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Earthship Biotecture

March 7, 2012

Under the guidance of ‘garbage warrior’ Mike Reynolds, Earthship Biotecture is a radical, and often experimental, approach to sustainable design. Jo Leeder headed to the Earthship Biotecture seminar in Melbourne to learn more about Reynolds and his vision for self-sufficient housing.

ADR has revisited Michael Reynolds’ Earthship Biotecture in 2015, check in with the group’s current projects.

“Sustainable Autonomy For Everyone: S.A.F.E”. This was the title of the three-day Earthship Biotecture Seminar held in Melbourne in February, led by Earthship founder and architect Michael Reynolds. With a limited understanding of the history of this organisation and in the knowledge that I was going to miss the introductory day of the event, I decided to do a little research to discover what, exactly, an ‘Earthship’ might be. In addition to the ubiquitous Google search, I queried friends, colleagues and neighbours to see what others knew about Reynolds and his building typology.

Some assumed it had something to do with space: ”A spaceship with a garden and seeds in it, which travels to other planets to improve biodiversity,” or the science fiction-inspired guess, “a mothership in space?”

Others envisaged more earthly, yet still loftily ambitious structures: ”A self-sufficient ecological ship that floats along the sea!”, ”a floating Eden Project?”, and even the bleak vision of “a biome greenhouse thing they build in the desert and stick people in for 18 months to see if they survive?” Thankfully, no.

A couple got a little closer to the reality: ”Buildings made from old tyres and plastic bags,” and “a super-sustainable house.”

In essence, an Earthship is an autonomous, waste-free house constructed from recycled everyday materials. Recycled tyres filled with mud or earth and plastered over with cement form the core structure, with non-load bearing internal walls constructed from recycled bottles or cans. The external walls are thick to act as a thermal mass to regulate the internal temperature, while a glazed frontage takes advantage of passive solar gain and lets natural light in. Energy is generated via sun and wind power, while an on-site sewage treatment plant also feeds into the food production area – both of which are contained within the walls of the building. The Earthships’ built form, which is drawn from its internal systems and technologies, is usually long and thin, although a domed-shape Earthship has become popular in areas stricken by natural disasters.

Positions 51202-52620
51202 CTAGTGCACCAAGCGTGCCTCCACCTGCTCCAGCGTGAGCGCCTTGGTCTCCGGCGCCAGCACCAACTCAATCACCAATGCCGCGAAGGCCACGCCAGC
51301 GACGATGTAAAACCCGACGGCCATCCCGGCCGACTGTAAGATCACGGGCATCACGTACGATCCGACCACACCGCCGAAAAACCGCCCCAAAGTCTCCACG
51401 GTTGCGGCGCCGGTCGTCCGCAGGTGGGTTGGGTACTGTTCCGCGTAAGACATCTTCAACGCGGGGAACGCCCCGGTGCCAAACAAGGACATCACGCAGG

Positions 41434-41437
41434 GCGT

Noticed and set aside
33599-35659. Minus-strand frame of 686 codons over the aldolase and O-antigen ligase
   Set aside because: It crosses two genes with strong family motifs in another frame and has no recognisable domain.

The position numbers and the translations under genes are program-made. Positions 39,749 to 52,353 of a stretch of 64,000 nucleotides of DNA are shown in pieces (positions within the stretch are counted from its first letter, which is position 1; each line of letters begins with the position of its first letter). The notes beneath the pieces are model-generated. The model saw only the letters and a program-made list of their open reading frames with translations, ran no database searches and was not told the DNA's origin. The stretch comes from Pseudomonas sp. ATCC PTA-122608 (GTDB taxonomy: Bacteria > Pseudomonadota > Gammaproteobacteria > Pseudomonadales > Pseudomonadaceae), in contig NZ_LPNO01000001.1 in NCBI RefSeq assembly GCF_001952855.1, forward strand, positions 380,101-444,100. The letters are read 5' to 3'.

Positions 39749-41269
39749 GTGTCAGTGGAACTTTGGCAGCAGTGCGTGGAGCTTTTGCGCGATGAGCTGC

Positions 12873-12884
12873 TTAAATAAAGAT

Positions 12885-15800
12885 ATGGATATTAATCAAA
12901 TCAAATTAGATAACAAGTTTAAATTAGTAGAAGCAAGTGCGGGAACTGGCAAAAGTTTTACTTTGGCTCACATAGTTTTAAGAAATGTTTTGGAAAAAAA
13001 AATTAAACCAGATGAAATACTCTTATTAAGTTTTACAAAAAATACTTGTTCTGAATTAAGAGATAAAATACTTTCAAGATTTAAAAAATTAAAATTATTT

Mike Reynolds, the founder of Earthship Biotecture and a fervent advocate of sustainable living, compared his designs to the human body: a machine with a network of interrelated systems. Contemporary houses, he argued, are built as a singular box containing a set of individual components that come in and go out in a linear fashion. The Earthship, by contrast, features a circular system. Rainwater is harvested from the roof, collected in a cistern and used for drinking, washing and showering. Grey water is cleansed in a botanical cell within the building, and then used for toilet flushing. A blackwater botanical cell treats used toilet water, before dispersing it again.

This botanical cell is a similar system to the Living Machine wastewater treatment, but done internally and as individual systems. On-site sewage can cause a number of regulatory headaches, and as Reynolds readily pointed out, for many the proximity of such a system might be a green step too far in terms of inhabitable comfort. Several other toilet types have been used in the Earthships prior to the botanical cell: the composting toilet, which was “like having a pet, it needed lots of attention,” while stories of the ‘solar toilet’ had the audience squirming, grimacing and laughing in equal measure.